Kopecky Family Band

If Nashville’s Kopecky Family Band never makes it higher on the ladder of success – that of an indie sextet best known in the Midwest for blending orchestral pop with Johnny and June Carter Cash and a dash of alt-country – the band members will still have accomplished something bigger than themselves.

“When you’re on stage, and you have this ability to share,” singer Kelsey Kopecky said. “I feel like it’s a responsibility to bring more goodness to the world. It can sound really cheesy, and I want to word this carefully. … We want to make our career something that also is something that also (benefits) others.”

So the Kopeckys, who titled their 2012 full-length debut Kids Raising Kids, decided to sponsor children around the world through well-established charity Compassion International. They searched profiles online and selected children based on need: A 3-year-old girl in Ecuador, another in Ghana, and now a birthing center in the Philippines.

They convinced some fans to contribute to the cause.

“The response was so overwhelming,” Kopecky said. “It was equally upsetting and inspiring to know that you could be connected so easily to (the children). It’s a really hard life these kids are living.”

For those who haven’t heard of Kopecky Family Band, performing Tuesday at the Independent, the first thing to know is that they are not a family in the traditional sense of the word.

Kopecky met guitarist Gabe Simon in 2007 while attending college in Nashville, at a game night she organized. Simon, who was studying to enter the music industry from the business side, connected with Kopecky immediately. The game they bonded over was “Catch Phrase,” something now near and dear to all of the band members.

The rest of the band members came from an extended circle of friends.

“I remember hanging out at this coffee shop called Bongo Java, and David (Krohn), our drummer would be there, and Steven (Holmes), our guitarist,” she said. Bassist Cory Oxendine and cellist Markus Midkiff were also never far away. “The musical part kind of came later. First there was just hanging out, talking about life. Eventually, we started talking about song ideas and writing together.”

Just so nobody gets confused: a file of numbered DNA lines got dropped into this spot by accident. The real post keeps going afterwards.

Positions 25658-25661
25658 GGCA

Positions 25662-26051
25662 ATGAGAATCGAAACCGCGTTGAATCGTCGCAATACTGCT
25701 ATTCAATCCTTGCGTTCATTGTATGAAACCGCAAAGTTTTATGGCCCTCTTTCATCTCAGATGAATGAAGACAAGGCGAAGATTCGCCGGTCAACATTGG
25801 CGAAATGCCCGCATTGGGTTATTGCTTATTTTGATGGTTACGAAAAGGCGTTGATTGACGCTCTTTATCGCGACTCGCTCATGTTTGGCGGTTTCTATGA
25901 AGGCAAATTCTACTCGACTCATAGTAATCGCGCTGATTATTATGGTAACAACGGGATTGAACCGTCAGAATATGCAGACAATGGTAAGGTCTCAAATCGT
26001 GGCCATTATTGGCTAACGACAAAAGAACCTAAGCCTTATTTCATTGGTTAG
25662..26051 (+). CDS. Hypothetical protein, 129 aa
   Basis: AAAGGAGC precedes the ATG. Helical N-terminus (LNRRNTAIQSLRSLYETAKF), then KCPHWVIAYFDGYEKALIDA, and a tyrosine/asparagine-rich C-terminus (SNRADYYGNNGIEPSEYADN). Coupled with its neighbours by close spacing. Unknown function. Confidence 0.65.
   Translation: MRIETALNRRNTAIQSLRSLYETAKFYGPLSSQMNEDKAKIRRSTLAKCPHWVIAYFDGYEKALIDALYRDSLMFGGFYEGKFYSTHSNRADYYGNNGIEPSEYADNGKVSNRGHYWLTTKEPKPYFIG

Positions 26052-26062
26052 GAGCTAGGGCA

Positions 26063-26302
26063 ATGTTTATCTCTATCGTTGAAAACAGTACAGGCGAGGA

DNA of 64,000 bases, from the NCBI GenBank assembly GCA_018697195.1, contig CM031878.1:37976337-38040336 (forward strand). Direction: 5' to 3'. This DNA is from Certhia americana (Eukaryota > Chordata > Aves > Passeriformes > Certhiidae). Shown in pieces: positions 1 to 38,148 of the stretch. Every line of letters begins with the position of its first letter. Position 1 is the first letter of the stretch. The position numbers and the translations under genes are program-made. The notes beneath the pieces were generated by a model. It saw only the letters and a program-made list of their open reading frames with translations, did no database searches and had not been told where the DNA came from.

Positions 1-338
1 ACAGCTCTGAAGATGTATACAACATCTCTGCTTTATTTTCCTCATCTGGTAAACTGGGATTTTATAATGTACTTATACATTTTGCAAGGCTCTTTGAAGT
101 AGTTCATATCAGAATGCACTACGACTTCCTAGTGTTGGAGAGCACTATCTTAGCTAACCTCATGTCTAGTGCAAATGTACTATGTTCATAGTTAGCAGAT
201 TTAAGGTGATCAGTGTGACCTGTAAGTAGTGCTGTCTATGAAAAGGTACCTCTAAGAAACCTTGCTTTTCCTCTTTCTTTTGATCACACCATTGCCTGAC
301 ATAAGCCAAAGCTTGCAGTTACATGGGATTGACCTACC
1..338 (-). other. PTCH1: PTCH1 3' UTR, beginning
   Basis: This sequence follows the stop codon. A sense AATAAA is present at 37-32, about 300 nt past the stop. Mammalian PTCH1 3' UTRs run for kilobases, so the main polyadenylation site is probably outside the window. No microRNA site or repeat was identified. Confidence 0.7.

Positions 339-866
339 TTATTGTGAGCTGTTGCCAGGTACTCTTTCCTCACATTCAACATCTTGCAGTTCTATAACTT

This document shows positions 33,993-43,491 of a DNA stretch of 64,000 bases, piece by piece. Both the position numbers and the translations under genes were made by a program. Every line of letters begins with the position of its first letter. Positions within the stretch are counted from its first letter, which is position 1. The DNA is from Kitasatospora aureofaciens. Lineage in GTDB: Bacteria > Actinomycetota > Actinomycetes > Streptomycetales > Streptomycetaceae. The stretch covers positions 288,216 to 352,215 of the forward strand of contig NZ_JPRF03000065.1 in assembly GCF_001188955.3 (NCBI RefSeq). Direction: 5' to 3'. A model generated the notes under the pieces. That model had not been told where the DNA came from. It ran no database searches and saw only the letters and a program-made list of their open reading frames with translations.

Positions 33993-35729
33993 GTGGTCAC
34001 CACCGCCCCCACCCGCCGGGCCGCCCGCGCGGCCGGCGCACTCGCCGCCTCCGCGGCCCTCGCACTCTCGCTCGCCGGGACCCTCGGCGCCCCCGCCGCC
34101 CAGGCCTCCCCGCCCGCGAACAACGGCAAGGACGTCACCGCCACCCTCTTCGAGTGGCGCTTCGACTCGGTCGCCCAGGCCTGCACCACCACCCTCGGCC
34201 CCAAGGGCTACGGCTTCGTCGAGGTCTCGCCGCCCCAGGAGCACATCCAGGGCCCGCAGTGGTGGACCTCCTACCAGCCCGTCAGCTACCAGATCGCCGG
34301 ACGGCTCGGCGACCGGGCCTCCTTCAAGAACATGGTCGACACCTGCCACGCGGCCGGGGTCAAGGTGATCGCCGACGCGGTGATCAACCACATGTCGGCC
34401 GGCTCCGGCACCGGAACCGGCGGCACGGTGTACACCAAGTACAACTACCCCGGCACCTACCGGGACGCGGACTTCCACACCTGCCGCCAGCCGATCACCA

“Gabe and I would meet up and practice and work on new songs (after class),” she said. “And every Saturday, our band would get up early and have band practice in a little clubhouse of one of the apartment buildings.”

The six became a “family band” when they realized how much of the most important parts of their lives they were sharing with each other. A year after independently releasing Kids Raising Kids, they signed with ATO Records, which re-released the album.

They spent two years on the road before going back to the studio to record a follow-up last month. The fall tour will be their first headlining trek to pass through the Bay Area, giving them the opportunity to bring their full arsenal. In the tradition of versatile troupes like Arcade Fire, the Kopeckys switch off between instruments. Kopecky and Oxendine can both handle the bass; she and Midkiff switch off on keyboards; Oxendine and Midkiff each take turns on guitar; Oxendine also plays horns; and Simon plays trombone.

“There’s a lot more thought that goes into (songwriting) as far as, ‘What kind of moment are we trying to create?’” Kopecky said. “We’re just trying to create these moments, emotionally and thoughtfully.”

Kopecky Family Band
The Independent
September 23, 2014
8pm, $12 (21+)

Follow writer Roman Gokhman at Twitter.com/RomiTheWriter and RomiTheWriter.Tumblr.com.